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Advance curves - why so many.....

From: Hank Dozier
Remote Name:
Date: January 29, 2003
Time: 16:45:41


The reasoning for so many advance curves are the engine types and the applications. Without trying to get into a whole lot of "engineering-ese", within a set type of engine (by combustion chamber design), the advance curves will change based on compression ratio, camshaft events (especially amount of overlap), carburetion, bore/stroke ratio, octane rating of the fuel, exhaust backpressure, and thermostat temperature. The MAJOR players here are compression ratio, octane of fuel, and camshaft. That said, it is quite possible that you can get good performance in, say a poly engine, with a LA wedge distributor. Reasoning here is that the wedge is more advance limited than the poly for a given octane. BUT, you might be giving up some fuel economy. As for the electronic distributors having "brains", that is not really the case, unless they are computer (ECM/ECU/PCM, etc) controlled. All the electronic breakerless box does is take the VRS or Hall signal and use it in place of points, with the major benifit of having better dwell control than points could ever do! A breakerless electronic distributor out of an LA engine is BETTER than a dual point distributor in this regard. Plus, no moving parts to wear out except the rotor.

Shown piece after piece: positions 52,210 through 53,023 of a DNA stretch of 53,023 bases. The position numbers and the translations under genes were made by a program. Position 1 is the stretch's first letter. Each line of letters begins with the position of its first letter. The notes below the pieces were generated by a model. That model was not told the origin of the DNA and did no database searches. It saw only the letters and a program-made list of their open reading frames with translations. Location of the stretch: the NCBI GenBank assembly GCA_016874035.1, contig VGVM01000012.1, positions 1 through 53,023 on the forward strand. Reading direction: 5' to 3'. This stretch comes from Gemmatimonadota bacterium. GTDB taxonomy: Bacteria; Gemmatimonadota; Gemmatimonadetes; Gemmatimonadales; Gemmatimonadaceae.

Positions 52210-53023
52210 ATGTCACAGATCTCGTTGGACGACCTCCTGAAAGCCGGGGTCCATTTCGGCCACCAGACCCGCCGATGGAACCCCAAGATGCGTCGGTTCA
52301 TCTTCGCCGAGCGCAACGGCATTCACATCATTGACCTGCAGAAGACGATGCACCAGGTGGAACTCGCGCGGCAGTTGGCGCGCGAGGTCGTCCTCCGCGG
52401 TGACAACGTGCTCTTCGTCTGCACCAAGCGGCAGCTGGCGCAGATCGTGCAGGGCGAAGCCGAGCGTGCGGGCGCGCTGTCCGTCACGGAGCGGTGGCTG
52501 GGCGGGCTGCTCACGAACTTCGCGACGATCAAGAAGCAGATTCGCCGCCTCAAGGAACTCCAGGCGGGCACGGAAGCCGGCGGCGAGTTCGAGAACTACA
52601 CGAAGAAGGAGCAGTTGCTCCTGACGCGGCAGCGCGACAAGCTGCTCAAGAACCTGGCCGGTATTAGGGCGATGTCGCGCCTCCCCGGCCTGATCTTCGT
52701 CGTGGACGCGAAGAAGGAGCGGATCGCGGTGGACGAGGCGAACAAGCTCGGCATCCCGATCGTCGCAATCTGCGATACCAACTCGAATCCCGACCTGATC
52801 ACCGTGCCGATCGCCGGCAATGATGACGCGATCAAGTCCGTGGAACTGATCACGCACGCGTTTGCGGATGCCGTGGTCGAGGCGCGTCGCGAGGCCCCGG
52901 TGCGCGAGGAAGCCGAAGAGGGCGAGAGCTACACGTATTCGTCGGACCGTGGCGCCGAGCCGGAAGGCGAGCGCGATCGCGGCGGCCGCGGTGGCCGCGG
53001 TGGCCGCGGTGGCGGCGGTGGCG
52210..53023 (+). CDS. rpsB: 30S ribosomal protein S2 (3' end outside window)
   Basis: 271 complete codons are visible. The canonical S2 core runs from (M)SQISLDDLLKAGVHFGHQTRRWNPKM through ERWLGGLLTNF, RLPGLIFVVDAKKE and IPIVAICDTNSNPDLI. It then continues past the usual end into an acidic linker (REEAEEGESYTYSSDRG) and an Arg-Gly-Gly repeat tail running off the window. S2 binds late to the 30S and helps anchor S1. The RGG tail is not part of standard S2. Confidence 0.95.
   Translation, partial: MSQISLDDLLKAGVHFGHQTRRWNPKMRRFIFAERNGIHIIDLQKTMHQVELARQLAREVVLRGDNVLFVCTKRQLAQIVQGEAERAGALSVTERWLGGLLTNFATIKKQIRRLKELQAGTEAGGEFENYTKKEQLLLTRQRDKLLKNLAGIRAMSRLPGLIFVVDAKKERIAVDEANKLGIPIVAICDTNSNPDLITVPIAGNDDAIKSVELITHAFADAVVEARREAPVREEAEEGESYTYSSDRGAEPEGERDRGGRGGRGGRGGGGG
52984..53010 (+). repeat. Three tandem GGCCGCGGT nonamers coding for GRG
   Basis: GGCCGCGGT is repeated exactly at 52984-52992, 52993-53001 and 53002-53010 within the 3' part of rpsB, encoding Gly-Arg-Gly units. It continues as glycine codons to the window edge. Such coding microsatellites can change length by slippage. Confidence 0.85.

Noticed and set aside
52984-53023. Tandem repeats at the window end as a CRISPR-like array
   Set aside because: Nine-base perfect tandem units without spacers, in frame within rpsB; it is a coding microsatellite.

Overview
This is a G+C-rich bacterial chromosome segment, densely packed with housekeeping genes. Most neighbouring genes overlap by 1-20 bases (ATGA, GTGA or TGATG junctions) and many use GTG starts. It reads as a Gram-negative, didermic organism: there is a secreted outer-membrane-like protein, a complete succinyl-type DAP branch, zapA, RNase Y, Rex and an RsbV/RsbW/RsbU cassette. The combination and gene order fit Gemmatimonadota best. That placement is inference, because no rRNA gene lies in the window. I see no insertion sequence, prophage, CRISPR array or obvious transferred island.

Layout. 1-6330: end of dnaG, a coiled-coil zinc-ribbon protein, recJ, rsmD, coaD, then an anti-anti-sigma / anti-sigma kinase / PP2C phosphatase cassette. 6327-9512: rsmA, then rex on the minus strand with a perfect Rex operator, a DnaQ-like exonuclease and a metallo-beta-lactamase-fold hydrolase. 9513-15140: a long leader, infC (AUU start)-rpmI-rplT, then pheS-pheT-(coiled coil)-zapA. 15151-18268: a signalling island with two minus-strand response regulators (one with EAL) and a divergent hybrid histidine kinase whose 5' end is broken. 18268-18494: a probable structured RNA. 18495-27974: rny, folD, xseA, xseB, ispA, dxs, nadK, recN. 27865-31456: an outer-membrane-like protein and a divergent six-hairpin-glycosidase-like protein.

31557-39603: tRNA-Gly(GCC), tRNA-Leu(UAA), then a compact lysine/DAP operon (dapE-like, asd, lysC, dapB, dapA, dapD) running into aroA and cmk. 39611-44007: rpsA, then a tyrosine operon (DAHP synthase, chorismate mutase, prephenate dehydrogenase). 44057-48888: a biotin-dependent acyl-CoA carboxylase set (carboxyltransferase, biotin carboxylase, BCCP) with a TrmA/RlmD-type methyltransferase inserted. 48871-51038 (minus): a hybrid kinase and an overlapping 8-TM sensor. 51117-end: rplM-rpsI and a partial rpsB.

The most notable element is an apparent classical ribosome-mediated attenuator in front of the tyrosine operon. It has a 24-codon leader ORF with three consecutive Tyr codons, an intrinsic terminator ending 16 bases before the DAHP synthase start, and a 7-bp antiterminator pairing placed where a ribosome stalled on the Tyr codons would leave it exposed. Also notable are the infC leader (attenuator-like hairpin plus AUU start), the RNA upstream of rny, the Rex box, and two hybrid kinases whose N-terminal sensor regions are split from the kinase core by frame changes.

Last changed: July 19, 2018